Wednesday, September 06, 2006

Chemotherapy--Is It Worth It?

Look at this research and see for yourself. My answer? Not really. It is interesting. Many docs who get cancer might choose surgery, but rarely choose radiation and chemo.

Look at this:

Olaussen and colleagues analyzed data from a very large clinical trial looking at whether post-surgery chemo improved survival for non-small-cell lung cancer patients. It did -- but only by about 4%.

As part of the study, the researchers collected 761 tumor samples. Less than half -- 44% -- carried a protein called ERCC1; the other 56% did not. ERCC1 has been a suspect in chemotherapy resistance because it repairs DNA. Platinum-based chemotherapy works by disrupting the cancer's DNA.

Sure enough, the researchers found that patients whose tumors did not carry ERCC1 had better odds for survival -- about 14 months longer -- if they underwent chemo. Five years after treatment, 47% of those who got chemo were still alive. The five-year survival rate was 39% among those who did not undergo chemo.

Chemo did not affect the survival of patients whose tumors carried ERCC1. However, in an interesting note, among patients who did not get chemo, ERCC1-positive patients survived longer than ERCC1-negative patients.

While the study was conducted in lung cancer patients, Olaussen and colleagues note that ERCC1 has been linked to chemo resistance in patients with other kinds of cancer, including stomach, ovarian, colon, and esophageal cancers.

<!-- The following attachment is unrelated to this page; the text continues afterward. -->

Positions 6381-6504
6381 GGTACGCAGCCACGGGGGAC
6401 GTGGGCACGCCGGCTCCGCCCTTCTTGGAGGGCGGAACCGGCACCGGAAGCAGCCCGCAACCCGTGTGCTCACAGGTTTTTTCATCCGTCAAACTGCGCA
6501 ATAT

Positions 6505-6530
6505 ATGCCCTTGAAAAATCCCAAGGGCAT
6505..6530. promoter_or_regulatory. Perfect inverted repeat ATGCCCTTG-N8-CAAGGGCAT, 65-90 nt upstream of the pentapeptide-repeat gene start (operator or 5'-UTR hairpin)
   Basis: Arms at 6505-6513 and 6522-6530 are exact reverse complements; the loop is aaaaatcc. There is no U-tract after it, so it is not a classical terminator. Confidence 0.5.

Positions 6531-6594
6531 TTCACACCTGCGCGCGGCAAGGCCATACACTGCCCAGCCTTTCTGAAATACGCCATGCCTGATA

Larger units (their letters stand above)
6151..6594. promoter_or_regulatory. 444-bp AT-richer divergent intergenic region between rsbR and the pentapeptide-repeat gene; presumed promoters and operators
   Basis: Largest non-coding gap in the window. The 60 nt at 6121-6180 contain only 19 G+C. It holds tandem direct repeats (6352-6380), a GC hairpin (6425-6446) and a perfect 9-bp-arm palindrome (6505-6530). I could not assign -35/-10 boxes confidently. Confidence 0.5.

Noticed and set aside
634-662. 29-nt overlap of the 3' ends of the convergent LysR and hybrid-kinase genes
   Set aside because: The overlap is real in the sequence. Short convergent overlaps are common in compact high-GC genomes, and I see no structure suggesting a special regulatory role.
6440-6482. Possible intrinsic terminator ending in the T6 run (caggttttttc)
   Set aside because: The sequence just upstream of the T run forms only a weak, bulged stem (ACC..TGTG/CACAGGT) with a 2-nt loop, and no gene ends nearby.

Read that again. Of those who chose not to have chemo, the ones with the DNA fixing ERCC1 gene (meaning the Cancer could continue multiplying because the DNA could be fixed by itself) lived longer. You would think that unfixable cancer DNA would fizzle out faster, but it doesn't. So ERCC1 patients live longer.

Makes me wonder if chemo is worth it for anyone. Would you go through it for a 4% chance improvement? (This is for non-small cell lung cancer only.) I wouldn't.

1 comment:

Icyfyeress said...

I have always worried about this since cancer runs very high on my mother's side. I told my husband if the time ever came I would enjoy the remainder of my life with out the usage of chemotherapy. I saw many family members suffer a slow death from this procedure as well as from the cancer. I never want my kids or any of my loved ones to endure those last images of me suffering. But with this information it has given me hope. I think I would see about getting my DNA tested and see if I am lucky to be one of the few fortunate.